By Ellie Price INDIANAPOLIS – Indiana will become the 28th state to legalize and regulate midwifery when a new law goes into effect July 1.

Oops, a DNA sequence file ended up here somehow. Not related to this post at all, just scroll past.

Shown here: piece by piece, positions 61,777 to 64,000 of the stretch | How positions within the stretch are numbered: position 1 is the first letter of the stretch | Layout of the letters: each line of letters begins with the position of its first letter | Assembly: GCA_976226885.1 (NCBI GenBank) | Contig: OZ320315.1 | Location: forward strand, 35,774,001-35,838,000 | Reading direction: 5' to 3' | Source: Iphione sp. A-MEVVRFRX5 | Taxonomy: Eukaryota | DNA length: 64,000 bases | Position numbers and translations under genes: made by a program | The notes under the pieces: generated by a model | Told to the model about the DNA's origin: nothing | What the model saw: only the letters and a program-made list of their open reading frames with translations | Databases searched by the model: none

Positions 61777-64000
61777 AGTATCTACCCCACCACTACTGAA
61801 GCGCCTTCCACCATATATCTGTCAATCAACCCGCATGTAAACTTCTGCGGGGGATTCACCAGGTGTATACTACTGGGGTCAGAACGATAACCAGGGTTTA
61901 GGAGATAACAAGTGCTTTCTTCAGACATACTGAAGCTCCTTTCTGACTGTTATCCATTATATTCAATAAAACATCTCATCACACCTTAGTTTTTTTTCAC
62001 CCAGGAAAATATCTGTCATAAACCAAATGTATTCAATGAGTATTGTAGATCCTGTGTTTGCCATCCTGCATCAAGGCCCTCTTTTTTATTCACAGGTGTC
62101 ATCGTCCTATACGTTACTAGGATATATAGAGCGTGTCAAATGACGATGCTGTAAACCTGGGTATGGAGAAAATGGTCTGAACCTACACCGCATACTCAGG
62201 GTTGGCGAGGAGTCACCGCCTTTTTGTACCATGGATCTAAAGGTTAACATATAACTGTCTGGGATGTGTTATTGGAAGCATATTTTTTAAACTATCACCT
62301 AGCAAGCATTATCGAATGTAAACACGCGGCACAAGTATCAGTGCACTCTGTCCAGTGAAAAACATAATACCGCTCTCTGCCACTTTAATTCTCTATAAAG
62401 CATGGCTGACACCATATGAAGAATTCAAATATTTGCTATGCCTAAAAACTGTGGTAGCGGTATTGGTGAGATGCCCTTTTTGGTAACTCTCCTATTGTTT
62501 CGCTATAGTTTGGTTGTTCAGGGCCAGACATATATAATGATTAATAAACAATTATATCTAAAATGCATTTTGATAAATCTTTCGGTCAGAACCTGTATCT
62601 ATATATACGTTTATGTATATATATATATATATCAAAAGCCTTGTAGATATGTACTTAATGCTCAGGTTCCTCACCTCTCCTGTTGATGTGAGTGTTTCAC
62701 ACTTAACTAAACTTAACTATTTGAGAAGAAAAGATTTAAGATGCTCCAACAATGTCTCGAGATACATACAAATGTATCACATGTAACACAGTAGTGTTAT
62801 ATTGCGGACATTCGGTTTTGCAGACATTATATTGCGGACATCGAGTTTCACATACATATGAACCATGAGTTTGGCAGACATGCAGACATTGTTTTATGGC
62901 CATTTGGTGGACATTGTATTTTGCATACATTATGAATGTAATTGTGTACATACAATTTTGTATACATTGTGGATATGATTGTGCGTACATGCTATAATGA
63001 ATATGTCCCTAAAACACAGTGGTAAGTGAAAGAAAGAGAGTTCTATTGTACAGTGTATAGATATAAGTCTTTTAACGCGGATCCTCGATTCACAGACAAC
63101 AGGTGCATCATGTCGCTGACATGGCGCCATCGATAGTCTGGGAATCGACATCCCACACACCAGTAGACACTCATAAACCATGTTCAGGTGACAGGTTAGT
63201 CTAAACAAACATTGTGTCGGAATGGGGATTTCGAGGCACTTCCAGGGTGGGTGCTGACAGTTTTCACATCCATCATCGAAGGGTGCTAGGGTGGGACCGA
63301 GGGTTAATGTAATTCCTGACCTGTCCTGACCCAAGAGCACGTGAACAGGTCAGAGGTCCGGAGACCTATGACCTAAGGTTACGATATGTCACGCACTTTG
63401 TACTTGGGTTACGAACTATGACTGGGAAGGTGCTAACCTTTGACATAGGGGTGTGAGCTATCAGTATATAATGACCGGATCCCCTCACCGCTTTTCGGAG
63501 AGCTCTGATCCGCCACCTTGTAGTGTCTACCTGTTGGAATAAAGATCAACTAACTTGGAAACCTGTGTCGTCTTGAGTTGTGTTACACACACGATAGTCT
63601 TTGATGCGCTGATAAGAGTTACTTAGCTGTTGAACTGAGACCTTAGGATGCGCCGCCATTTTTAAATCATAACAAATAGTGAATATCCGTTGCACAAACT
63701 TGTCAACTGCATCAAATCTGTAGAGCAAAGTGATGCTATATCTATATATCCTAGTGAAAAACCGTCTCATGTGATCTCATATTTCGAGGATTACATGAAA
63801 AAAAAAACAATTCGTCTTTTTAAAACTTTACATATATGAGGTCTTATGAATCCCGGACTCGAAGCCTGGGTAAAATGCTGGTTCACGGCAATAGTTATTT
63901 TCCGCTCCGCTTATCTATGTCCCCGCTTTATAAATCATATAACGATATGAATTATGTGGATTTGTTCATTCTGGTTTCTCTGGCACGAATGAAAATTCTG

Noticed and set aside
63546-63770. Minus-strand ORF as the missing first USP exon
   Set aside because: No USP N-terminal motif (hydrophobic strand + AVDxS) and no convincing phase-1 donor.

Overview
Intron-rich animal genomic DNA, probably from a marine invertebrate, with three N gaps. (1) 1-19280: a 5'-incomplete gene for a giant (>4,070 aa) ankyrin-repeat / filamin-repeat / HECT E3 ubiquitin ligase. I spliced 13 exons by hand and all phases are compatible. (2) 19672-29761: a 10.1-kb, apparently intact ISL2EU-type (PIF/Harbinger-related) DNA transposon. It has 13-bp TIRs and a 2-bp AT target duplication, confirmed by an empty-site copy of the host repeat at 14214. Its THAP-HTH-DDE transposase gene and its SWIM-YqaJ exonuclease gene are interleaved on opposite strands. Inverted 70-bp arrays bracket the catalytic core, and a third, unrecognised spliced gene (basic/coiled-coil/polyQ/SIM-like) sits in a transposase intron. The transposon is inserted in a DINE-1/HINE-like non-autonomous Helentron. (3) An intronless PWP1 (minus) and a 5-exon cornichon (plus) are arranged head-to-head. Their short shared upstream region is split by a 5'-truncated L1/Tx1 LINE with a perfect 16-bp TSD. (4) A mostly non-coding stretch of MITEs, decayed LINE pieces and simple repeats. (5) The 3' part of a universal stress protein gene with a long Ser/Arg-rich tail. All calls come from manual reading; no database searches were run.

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Until now, it has been illegal for midwives to practice in Indiana unless they were certified-nurse midwives licensed by the state. Rep. Don Lehe, a Republican from Brookston who authored the bill, said he estimates that there are less than a dozen individuals who are federally licensed and trained as certified professional midwives but practice illegally in Indiana. That’s because they aren’t also nurses. By passing this law, Indiana will take steps to authorize those federally certified midwives. “I thought it was good legislation and the right thing to do,” Lehe said. “It benefits those in the state who prefer to do homebirths.” Certified-nurse midwives are registered nurses who graduated from a nationally accredited school of midwifery, passed a national certifying exam and are licensed by the state board of nursing. But most of the certified nurse-midwives in Indiana work primarily with hospitals and attend few at-home births. The law creates a new licensed position called the “certified direct entry midwife.” It won’t automatically give licenses to those who are federally certified but it is meant to give them a path to becoming legal. The Indiana Medical Licensing Board is responsible for licensing the new certified direct entry midwives and establishing continuing education requirements. The law also requires a physician to examine a client of a certified direct entry midwife once during the client’s first trimester and once during the third trimester. The midwife must collaborate with a physician and can administer prescription drugs only under a physician’s order. The law establishes a Class D felony for practicing midwifery without a certificate. Kathy Williams, a lobbyist for the Indiana Midwives Association, said the organization, which represents the federally certified group of midwives, not the nurse midwives – pushed the legislation. Previously, it was a felony for anyone other than a doctor or nurse-midwife to deliver a baby at home. Williams said the law will present a few challenges to midwives, such as requiring a written, collaborative agreement with doctors and requiring liability insurance in a relatively small market of midwives. “We’re hoping that the board will not put more obstacles in the path of midwives becoming legal,” Williams said. Lehe said the most important aspect of the new law is overall safety for women and their children. He said some people prefer at-home births for financial or cultural reasons, but this law will “provide great assurance that they’ve got someone available to perform at-home births.” Lehe said legislation supporting licensure for midwives has been brought up in the General Assembly for the past 20 years. He credited support from the chairmen of the health committees and strong testimony for the bill’s passage this year. But the Indiana State Medical Association, an organization representing Indiana physicians, continued to testify against the bill throughout the session. Even though this year’s bill included a new provision that requires midwives to work with physicians, Michael Rinebold, director of government relations, said the organization still opposes the law. He said the state shouldn’t allow a certified professional midwife to practice in Indiana; only those who are also registered nurses and physicians should be able to practice midwifery. “Home deliveries represent about 1 percent of all deliveries in the country,” Rinebold said. “But in critical times, even the most low-risk pregnancy can become a high-risk pregnancy very quickly.” Ellie Price is a reporter for, a news website powered by Franklin College journalism students.

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